On sculpting the being

Dear Jen,

You’re the only artist/ sculptor type person I know: perhaps you could let me know what you think of an idea that has been pootling about in my head for some time now… an idea that has a fragile connection with your comment about ‘living to be’.

All creatures, and all things for that matter, exist not just in the three dimensions that we humans experience every day (and therefore think of as ‘natural’), but in — at least — four: the one that we tend to forget about is the dimension of time.

You’ve included on your website some photos — two-dimensional representations — of yourself. When I look at these, it’s easy to imagine the three-dimensional you. If we were to add another dimension to one of these ‘representations of you, being’, we would be considering a ‘sculpture’, not a ‘photo’. However: such a sculpture would normally be envisaged as a three-dimensional representation of a three-dimensional being (ie, a ‘statue’).

Now, a photo is a two-dimensional representation of the (two plus one equals) three-dimensional being. Since sculpture provides an extra dimension to work in, perhaps what we should consider is creating a three-dimensional representation of the (three plus one equals) four-dimensional reality.

I fear all those words may tend to obfuscate rather than elucidate. Bear with me: I’ll try to describe an example…

Picture me at the very, very beginning of my own life (at my conception).
Then: fast-forward to now.

What do you see?

Me, I see a long, thin, pink worm. It begins in London, and, slowly at first, begins to move around that city, (making a mess in the process). Suddenly, it goes frantic: it zips across the planet a few times in all directions, resting in various places for short periods (making messes where it stops): and then, just as suddenly, it stops moving again for a time (and starts makes a mess near Cambridge).

What I’m trying to suggest is that life (all life) can be described by sculpting it as a long, thin, spaghetti-like line.

There’s a bit of a complication here: the planet we live on moves through space (pretty damn fast) and in a single human lifetime it travels an incredible distance. If we were to take that into account we’d have to sculpt a very long, very thin line stretching quite some distance; one that perhaps might even reach entirely off the Earth itself. (It would be a tad tricky to create such a thing, to say the least!)

To simplify things, we could treat the Earth as a stable, non-moving, frame of reference: this would constrain the ‘long pink worm’ to a globe shape (an oblate spheroid, to be precise). All you would need is a description of where someone has lived and moved; with this, you could create a unique sculpture representing that person’s four-dimensional being.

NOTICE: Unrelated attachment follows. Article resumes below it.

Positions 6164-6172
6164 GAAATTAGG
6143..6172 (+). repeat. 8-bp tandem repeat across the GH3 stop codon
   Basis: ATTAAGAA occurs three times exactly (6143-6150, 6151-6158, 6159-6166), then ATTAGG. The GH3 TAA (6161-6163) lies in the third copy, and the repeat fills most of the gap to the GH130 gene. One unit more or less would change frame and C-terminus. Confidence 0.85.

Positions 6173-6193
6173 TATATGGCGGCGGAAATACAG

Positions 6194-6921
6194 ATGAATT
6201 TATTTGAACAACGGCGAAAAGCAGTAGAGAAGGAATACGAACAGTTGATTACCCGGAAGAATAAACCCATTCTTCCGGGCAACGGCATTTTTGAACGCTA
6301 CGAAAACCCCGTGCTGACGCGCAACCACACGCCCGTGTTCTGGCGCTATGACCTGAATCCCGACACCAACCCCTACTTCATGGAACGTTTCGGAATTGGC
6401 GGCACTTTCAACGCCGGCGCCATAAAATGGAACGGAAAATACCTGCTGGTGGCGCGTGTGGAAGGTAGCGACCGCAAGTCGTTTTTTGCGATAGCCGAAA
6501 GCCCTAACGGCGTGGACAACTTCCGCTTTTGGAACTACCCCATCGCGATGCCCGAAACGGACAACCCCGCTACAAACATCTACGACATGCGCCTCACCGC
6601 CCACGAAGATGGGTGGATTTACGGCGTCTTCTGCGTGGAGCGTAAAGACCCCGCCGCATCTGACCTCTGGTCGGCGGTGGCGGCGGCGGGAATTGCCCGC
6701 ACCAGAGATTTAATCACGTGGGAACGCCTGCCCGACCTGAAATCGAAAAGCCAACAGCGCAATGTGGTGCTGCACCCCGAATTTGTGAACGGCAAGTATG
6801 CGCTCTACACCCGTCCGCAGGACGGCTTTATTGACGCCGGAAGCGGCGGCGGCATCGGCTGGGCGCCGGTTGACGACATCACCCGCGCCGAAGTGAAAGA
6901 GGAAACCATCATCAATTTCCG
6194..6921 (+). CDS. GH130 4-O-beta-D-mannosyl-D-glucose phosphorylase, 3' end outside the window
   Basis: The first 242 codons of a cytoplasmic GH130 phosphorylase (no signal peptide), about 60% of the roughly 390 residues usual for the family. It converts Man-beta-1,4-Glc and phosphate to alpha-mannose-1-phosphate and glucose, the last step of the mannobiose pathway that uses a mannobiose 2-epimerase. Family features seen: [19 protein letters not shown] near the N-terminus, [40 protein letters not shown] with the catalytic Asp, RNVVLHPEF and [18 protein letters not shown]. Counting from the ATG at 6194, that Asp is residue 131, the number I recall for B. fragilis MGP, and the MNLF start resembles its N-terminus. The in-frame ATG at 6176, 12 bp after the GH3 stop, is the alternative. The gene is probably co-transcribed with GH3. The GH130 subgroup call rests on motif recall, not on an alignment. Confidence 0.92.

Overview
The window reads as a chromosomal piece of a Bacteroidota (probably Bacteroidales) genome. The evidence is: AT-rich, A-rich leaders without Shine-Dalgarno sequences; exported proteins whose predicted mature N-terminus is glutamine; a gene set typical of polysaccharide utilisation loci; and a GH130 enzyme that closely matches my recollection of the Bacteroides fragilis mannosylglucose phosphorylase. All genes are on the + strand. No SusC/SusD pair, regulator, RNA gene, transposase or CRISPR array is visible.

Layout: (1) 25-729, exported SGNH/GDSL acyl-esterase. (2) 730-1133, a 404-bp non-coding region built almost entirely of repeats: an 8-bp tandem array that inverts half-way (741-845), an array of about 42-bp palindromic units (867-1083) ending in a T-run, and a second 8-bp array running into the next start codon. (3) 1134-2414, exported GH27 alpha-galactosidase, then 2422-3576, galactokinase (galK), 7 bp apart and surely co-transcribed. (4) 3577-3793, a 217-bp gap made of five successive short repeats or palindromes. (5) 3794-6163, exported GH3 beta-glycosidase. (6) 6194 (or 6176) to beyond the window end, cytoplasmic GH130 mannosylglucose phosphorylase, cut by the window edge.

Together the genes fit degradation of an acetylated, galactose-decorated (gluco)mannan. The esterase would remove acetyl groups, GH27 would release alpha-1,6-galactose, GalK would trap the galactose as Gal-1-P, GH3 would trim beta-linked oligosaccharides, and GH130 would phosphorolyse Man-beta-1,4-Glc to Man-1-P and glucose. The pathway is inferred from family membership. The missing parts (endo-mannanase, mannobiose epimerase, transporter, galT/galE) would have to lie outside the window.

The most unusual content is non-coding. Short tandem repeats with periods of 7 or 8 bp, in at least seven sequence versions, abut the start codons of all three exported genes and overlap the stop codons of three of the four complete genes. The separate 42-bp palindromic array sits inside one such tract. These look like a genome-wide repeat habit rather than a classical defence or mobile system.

Take it to another level: each of the ‘long, pink worms’ describing a human life, at the ‘death’ end, disappears slowly, merging with the planet from which it arose. At birth, though, the strands of life are joined, by our mothers, to all of humanity.

Given some basic information about (the current state of knowledge of) the diaspora of the human species since it arose a couple of million years ago, it’s possible to envisage the entire ‘humanity being’ as it currently exists. I think it’s particularly interesting to note that a few threads of this being would reach out into space: and twelve (only!) would even go as far as the moon.

Had I the relevant skills I would be tempted to embark upon the creation of a short time-condensed computer animation to represent this ‘humanity being’; but expressing the current moment in time as a sculpture, though: is that something you could do (or, rather, would want to do?).

I would view such a creation as a symbol of the truth that we are all related, all connected.

On a perhaps somewhat less uplifting note: it might be interesting to extrapolate the future shape of the ‘humanity being’. I see two possible threads:

  • a continuation of the current explosive growth, reaching far out into the rest of the universe, eventually covering everything in a seething, writhing mass — or:
  • an (imminent) implosion and collapse, possibly terminal (on this planet, anyway).

It seems to me that there are echoes here of the undiscovered country of Hamlet’s (Act Three, Scene One) soliloquy:

I think that it’s quite sad to reflect that at this point in our social evolution the question, for most people, would not be ‘to be, or not to be’; before even starting, the question would instead be:

Would anyone buy it?

About pendantry

Phlyarologist (part-time) and pendant. Campaigner for action against anthropogenic global warming (AGW) and injustice in all its forms. Humanist, atheist, notoftenpist. Wannabe poet, writer and astronaut.
This entry was posted in ... wait, what? and tagged , , , , . Bookmark the permalink.

1 Response to On sculpting the being

  1. I love the idea… My mind’s already doing overtime here… :-) Mail me and elaborate some more… :-)


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